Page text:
Many years ago, in 2011, I wrote this blog post on SIEM migration, called “How to Replace a SIEM?” I was a consultant at that time and I helped some organizations to get rid of their dying SIEM products and to deploy new ones. Of course, in 2011 we had dying MARS (yup, that’s the one that can “mitigate” by messing up your router configs) and now we have … ahem … other products in focus …
I’ve been meaning to come back to this topic, and we sort of touched it in our recent SIEM papers (especially here), but we never did anything deep on this. Well, this post isn’t deep either – just some recent pointers I’ve been making to people who switch SIEMs in client inquiry.
- There is no “migration” of detection content. There is a process of rebuilding the detection content (rules, alerts, dashboards, models, etc) from scratch and using your old content as inspiration. In some happy future where Sigma rules, this may change – today, there is no way to “run a converter” on your “Vendor A” rules to turn them into “Vendor S” search queries. Also, even thinking of trying to do this makes you eschew new thinking in favor of old (what if I don’t need this rule, because today ML can do it better?), so please don’t obsess about content migration, but use your current content to inspire new thinking with your new SIEM+. As a summary: this takes a fair amount work!
- There is no migration of collected log data, in most cases. It is just not worth the effort. Prepare to keep the old SIEM running for 9-12 months (some choose to do so unsupported, but YMMV) as a “legacy data store.” Now, you can try to export/convert/import, but this is messy, labor intensive, annoying and, frankly, can just be avoided by keeping the old data in your old SIEM or in some independent log repository (this reminds us why separate SIEM and CLM has been a good idea for many)
- Do NOT migrate all the log sources blindly. This is your chance to be output-driven, use it! Pick the log sources that you have use cases for, and only migrate those, add new ones as you develop more use cases. Use this as a chance to clean house of the logs you don’t use – and the fact that you added these log sources 3 years ago and never added to a rule, alert or search serves as such proof that you do not.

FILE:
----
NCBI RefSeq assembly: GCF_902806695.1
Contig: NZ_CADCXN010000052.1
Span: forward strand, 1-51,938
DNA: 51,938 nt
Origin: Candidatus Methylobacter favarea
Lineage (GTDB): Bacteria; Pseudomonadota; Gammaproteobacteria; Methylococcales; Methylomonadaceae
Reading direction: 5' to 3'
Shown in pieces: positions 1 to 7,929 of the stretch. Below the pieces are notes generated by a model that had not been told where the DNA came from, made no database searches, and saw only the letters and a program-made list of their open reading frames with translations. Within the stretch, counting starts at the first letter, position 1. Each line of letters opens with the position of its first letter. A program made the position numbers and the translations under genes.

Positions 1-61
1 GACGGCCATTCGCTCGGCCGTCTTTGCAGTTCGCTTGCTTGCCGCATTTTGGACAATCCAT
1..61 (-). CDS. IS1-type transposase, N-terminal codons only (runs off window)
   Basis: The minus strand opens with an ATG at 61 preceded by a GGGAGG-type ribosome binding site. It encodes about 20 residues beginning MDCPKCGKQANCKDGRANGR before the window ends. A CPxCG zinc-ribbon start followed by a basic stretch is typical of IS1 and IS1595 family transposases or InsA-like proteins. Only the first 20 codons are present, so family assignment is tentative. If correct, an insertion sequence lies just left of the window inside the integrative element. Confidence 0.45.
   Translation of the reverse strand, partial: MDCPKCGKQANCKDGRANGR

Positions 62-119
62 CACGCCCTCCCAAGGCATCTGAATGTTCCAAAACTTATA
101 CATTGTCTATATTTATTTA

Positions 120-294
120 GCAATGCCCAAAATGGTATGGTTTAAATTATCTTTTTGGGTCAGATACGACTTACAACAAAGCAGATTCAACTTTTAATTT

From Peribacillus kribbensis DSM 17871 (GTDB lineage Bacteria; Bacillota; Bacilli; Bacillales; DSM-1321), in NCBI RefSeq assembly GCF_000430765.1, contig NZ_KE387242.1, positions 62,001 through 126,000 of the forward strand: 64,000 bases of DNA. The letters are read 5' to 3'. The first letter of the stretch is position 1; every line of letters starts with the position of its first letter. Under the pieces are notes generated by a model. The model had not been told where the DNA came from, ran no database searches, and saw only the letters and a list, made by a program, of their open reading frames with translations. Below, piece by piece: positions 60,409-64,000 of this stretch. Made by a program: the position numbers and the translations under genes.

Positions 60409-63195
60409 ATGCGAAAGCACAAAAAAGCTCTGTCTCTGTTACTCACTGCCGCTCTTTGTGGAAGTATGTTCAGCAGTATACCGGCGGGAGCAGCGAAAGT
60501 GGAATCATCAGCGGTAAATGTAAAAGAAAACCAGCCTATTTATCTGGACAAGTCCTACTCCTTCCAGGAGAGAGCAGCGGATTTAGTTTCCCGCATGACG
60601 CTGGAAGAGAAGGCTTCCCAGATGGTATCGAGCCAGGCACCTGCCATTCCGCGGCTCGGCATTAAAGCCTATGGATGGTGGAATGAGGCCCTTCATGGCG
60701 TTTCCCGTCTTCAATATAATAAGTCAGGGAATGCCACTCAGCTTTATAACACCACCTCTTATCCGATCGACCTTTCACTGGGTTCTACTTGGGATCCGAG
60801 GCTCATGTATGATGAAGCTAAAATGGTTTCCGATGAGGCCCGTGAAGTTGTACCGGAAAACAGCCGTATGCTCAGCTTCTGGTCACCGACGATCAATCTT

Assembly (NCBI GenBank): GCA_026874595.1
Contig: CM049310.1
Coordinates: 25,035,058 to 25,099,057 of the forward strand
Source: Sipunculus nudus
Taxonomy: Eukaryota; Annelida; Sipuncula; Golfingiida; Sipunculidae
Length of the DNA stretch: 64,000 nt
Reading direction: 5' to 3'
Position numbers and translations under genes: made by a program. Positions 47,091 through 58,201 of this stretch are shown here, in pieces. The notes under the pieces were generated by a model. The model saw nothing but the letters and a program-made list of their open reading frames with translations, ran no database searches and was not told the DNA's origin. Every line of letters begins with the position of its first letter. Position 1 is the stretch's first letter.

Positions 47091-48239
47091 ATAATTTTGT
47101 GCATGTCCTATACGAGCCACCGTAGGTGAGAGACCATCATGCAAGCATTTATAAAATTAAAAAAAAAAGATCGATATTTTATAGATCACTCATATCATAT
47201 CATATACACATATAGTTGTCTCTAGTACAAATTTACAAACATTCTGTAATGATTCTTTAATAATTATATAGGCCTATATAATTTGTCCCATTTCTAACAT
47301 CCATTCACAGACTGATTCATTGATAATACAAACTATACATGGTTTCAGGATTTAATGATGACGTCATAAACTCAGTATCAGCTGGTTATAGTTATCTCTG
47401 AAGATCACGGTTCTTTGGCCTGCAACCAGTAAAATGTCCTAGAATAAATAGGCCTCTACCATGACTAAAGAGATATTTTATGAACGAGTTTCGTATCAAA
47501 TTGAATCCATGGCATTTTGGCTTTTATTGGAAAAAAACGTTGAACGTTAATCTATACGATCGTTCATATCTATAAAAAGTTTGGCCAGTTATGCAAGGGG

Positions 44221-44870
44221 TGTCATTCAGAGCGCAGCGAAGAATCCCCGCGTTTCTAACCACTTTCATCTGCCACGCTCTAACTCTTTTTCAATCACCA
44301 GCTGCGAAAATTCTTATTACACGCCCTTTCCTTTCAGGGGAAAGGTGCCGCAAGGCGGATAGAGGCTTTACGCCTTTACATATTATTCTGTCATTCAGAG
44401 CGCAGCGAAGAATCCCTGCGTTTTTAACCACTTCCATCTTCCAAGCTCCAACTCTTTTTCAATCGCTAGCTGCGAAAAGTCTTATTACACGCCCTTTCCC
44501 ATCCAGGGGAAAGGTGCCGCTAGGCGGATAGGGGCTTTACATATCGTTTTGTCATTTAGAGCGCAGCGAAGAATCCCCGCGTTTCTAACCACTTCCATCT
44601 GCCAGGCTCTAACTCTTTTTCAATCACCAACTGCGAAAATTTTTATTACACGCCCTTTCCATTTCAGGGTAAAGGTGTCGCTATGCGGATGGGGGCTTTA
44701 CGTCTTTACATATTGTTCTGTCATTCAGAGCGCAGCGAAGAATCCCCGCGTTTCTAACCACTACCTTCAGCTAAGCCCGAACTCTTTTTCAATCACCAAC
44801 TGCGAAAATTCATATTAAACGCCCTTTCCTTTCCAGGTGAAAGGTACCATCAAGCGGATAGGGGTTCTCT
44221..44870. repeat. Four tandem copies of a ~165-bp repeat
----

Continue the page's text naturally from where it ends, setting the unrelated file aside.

- Use the migration as an opportunity to clean your SIEM game. Use the lessons you learned from your recent SIEM
failureproject, to run the new one better. This is an extension of the previous item re: log sources – so also learn to run alert triage and tuning better, for example. Also, use this as a chance to do things “the new SIEM way” and not just replicate what you did (the previous one is no more, right? so perhaps more change than the product is needed…) Overall, I see a lot more happier second marriages [to SIEM] 🙂
- If you migrate to a SaaS SIEM, then what? – Much of this actually stays the same, but it is very possible that your collection infrastructure is going to change. Prepare to do more collector re-architecting. Lots of things will become easier, but you bandwidth cost may go up, and you may need to think hard about routing some logs in a different manner before they get to your shiny new SaaS SIEM.
- Prepare to spend a lot more time on this then you think is likely. This is SIEM after all 🙂
As further reading, I will step away from my tradition and recommend this well-written series of 3 posts from a vendor:
- “8 Steps to Migrate Your SIEM: Preparation”
- “8 Steps to Migrate Your SIEM: Execution”
- “8 Steps to Migrate Your SIEM: Assessment”
Posts related to SIEM:
- Our “How to Operate and Evolve a SIEM Solution” Publishes
- Our “How to Architect and Deploy a SIEM Solution” Publishes
- 2018 Popular SIEM Starter Use Cases
- What Is “SIEM+” Or “Can We Have A Cyber Defense Platform?”
- Can You Do a SIEM-less SOC?
- SIEM Alternatives? What Are They? Do They Exist?
- Let’s Define “SIEM”!
- SIEM or Log Management?
- Is SIEM The Best Threat Detection Technology, Ever?